- In this method, knowledge of vowels and consonants is given in a systematic manner.
- It is a psychological, fascinating, and interesting method.
- In this method, the teaching formulas like 'from whole to part', 'from known to unknown' and 'from easy to difficult' etc.
- The sentence method is an extension of the word method. In this, the reading begins with a sentence. In this, the teacher presents the sentence by writing it on the chart.
- The teacher reads the sentence and the students follow it.
- By reading the sentences over and over again, students become familiar with the words. Then put the words used in the sentence in a different order in front of the children; For example, this is my house. This house is mine. This is my house etc.
- In the sound analogy method, only those words are placed in front of the children whose sounds are similar. Similar sounding words are taught together. For example, tomorrow, move, deceit, moment, fruit, tap, force, plow etc.
- In this method, by repeating the same letter repeatedly, the sounds get practiced enough.
- Children have a natural interest in music. Keeping this in mind, the poetry method was developed. Its process is similar to the story method.
- In this method, instead of a story, there is a poem with simple sentences. Children are made to sing poetry.
- Children gradually begin to recognize words and letters. After this, the knowledge of classes is given in sequence.
Associative / Consistency Method:
- The associative method is used in Montessori.
- In this method, pictures of objects coming within the child's experience range are kept in the room or hung on the wall etc.
- Children establish associations with the names written under the pictures and the names on the cards.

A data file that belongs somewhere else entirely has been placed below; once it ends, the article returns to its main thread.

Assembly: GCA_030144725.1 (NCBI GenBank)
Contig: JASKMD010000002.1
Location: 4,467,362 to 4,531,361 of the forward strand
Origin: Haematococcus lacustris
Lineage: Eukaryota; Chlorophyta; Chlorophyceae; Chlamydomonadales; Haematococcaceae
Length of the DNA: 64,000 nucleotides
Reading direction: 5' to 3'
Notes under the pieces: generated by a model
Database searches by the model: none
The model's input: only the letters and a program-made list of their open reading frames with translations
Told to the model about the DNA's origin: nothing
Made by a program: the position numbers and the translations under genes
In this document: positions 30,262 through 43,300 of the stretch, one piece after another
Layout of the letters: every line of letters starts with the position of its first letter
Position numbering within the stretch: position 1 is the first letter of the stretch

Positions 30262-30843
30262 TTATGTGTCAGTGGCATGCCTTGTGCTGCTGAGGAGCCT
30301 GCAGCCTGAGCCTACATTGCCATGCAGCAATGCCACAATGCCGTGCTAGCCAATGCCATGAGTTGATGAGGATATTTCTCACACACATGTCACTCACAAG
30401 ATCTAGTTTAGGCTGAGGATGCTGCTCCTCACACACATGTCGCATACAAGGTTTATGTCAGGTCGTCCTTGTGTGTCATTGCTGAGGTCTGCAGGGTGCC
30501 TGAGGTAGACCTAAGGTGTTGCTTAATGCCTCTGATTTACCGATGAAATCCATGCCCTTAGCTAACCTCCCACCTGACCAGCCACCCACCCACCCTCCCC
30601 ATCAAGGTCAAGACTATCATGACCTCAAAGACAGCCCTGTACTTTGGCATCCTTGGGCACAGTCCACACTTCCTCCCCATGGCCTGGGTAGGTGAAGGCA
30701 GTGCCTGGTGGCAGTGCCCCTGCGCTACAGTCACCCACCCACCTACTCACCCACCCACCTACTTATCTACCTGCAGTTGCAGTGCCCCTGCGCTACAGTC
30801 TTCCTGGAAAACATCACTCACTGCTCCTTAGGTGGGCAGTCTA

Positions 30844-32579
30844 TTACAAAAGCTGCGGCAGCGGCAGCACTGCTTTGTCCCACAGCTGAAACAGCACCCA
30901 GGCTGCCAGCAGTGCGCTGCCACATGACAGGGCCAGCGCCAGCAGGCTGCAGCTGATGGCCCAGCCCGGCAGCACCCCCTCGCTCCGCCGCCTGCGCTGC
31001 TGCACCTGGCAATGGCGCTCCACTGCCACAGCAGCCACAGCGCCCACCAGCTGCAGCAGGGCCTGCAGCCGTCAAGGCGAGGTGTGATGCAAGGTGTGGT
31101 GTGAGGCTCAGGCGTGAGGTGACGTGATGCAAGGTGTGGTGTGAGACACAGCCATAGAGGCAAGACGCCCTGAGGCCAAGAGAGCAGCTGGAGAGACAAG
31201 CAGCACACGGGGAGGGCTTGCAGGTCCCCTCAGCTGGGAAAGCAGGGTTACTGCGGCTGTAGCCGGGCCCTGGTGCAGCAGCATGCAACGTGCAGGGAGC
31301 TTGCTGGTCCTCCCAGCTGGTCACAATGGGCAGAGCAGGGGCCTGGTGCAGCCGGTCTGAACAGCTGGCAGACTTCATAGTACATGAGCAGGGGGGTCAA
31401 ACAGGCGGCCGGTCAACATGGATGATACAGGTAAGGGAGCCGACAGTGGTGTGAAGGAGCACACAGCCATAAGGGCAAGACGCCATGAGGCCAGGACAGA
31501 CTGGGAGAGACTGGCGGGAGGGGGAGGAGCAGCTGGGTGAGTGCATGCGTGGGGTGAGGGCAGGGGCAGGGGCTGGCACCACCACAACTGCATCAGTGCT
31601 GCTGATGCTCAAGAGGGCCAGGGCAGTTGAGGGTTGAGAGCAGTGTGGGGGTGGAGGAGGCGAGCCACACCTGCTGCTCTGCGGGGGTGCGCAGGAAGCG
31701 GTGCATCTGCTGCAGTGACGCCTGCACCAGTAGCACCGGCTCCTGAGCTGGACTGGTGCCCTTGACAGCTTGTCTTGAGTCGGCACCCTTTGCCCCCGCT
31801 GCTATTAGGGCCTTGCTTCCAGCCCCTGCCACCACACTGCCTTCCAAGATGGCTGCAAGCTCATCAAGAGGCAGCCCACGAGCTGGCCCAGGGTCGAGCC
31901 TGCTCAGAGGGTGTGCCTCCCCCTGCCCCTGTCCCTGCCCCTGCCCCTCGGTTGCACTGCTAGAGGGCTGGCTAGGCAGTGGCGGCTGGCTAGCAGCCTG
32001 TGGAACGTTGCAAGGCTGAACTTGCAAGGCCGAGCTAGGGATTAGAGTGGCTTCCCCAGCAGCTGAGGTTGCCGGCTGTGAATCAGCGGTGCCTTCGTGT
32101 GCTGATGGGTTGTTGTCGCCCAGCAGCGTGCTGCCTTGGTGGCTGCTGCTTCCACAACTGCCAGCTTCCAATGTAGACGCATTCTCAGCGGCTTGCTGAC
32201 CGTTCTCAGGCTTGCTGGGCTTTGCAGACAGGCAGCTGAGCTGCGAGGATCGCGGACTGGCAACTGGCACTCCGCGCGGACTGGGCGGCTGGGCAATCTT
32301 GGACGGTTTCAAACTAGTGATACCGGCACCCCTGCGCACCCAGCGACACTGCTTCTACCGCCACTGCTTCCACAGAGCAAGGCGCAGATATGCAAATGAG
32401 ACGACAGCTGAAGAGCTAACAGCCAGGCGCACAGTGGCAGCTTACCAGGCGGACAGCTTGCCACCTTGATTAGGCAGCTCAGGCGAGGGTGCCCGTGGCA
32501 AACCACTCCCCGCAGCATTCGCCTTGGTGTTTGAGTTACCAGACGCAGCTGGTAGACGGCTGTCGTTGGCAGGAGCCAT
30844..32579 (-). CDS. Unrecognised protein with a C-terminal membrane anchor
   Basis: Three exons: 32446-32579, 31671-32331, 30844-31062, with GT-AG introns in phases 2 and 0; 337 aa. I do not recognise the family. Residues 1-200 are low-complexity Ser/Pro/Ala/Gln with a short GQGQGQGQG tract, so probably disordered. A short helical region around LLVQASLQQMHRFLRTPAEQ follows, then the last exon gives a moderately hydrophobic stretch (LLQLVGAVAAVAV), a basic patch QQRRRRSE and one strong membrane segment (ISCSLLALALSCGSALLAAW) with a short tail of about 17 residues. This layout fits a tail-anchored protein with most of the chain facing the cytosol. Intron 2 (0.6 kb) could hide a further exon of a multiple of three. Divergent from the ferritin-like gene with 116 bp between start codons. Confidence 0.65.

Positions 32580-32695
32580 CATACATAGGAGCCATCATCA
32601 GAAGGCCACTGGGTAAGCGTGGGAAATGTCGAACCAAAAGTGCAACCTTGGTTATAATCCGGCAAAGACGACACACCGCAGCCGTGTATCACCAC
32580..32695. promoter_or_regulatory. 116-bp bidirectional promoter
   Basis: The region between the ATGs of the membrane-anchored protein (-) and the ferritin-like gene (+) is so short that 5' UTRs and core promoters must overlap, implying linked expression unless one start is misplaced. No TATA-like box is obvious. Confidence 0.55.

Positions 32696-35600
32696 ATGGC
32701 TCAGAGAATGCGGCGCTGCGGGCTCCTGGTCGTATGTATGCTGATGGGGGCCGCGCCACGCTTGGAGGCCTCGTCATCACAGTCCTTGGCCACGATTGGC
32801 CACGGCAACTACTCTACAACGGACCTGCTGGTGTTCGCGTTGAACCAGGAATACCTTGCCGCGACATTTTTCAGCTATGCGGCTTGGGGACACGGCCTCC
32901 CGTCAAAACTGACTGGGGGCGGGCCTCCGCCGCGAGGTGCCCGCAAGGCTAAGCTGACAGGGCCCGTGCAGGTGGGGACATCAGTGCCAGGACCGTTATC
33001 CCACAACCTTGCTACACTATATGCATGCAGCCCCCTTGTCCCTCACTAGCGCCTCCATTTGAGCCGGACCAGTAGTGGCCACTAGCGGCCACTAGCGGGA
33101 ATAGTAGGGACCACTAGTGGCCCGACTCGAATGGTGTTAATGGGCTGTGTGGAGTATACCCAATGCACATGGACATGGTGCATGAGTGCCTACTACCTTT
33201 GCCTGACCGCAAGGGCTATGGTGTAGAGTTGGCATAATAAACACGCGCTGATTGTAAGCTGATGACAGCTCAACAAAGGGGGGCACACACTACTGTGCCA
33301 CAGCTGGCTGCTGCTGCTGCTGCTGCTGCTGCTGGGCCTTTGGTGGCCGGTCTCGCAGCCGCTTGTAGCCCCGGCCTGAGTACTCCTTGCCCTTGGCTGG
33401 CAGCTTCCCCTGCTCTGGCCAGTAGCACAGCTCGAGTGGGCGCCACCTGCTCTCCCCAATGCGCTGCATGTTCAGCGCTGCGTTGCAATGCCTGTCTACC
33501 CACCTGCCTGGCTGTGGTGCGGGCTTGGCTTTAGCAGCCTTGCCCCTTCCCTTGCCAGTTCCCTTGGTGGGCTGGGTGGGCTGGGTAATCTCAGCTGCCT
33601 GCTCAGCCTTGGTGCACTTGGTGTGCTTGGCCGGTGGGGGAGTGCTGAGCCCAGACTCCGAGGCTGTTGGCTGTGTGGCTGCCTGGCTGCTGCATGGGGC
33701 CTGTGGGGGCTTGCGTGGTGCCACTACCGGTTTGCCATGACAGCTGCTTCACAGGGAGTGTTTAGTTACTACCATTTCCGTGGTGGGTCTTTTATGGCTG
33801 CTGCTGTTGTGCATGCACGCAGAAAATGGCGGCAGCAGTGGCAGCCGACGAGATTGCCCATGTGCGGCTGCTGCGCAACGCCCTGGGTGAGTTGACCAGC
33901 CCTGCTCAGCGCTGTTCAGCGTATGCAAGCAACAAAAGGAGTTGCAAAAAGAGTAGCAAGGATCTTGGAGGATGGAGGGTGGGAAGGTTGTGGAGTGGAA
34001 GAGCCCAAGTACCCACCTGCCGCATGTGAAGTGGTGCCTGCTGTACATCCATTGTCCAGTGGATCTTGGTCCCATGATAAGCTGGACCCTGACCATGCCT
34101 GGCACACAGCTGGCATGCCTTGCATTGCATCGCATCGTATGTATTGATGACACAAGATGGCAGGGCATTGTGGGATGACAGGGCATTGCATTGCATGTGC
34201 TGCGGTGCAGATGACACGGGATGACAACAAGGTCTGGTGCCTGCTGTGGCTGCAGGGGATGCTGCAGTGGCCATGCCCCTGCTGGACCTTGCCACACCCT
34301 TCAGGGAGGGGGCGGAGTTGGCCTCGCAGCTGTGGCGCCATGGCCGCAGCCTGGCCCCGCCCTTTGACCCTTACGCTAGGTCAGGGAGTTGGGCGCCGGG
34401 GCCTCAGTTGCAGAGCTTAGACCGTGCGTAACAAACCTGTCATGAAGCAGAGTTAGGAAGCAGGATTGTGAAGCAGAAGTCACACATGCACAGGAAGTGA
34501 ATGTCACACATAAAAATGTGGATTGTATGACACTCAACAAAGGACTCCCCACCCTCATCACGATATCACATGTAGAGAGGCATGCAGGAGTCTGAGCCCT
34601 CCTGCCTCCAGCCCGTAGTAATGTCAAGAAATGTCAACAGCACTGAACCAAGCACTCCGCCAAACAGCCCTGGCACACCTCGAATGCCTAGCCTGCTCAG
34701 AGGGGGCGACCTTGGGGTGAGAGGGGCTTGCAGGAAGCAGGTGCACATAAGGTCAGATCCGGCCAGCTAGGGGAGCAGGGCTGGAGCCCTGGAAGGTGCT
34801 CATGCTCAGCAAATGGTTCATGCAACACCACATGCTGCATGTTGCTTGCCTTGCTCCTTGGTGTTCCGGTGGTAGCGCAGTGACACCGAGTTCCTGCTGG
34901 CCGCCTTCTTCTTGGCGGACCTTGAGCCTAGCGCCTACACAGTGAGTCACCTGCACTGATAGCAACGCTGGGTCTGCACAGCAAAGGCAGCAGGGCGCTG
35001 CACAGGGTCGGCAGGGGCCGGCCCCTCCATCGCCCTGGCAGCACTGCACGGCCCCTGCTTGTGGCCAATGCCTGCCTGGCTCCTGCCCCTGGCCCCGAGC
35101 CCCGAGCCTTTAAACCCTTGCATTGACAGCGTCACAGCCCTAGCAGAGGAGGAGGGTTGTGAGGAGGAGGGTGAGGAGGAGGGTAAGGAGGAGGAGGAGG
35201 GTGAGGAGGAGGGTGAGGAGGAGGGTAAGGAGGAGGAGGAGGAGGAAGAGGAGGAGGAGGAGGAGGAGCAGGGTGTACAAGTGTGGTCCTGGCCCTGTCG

- The teacher identifies the children by pronouncing these words or letters. Children learn to read by being active in play and play.
None of the above methods is completely fault free. Therefore, in whatever method, whatever good things happen, they should be accepted. The part which can be taught properly should be taught in that way. This mixed form is called the combined method.
For example, to identify letters by look and tell method, to teach to read letters by making many words from one letter by the phonetic method, by story method or sentence method can be taught to read sentences.
Assessment of Reading Skills:
- Can the student read and recognize all the squares of the alphabet?
- Can the student form words by matching letters?
- Is the student able to read the sentences properly?
- Can the student recite the poem with proper rhythm?
- Is the student able to read all the disciplines appropriately?
- Can the student interpret the reading material?
- Does the student understand the meaning in the context of idioms, proverbs and aphorisms?
- Can the student read with clear and precise pronunciation?
- Does the student read with gestures, ascents and stresses?
- Can the student study with concentration?
- Can the student read with due attention to yeti, speed, punctuation marks, etc.?
- Does the student understand the central sense of the piece read?
- Can the student control the speech to suit the audience and occasion?
- Can the student select facts, feelings and ideas from the material read?
- Can the student summarize the material read?
- Can the student answer the questions asked from the reading material?
- Can the student draw conclusions from the read material?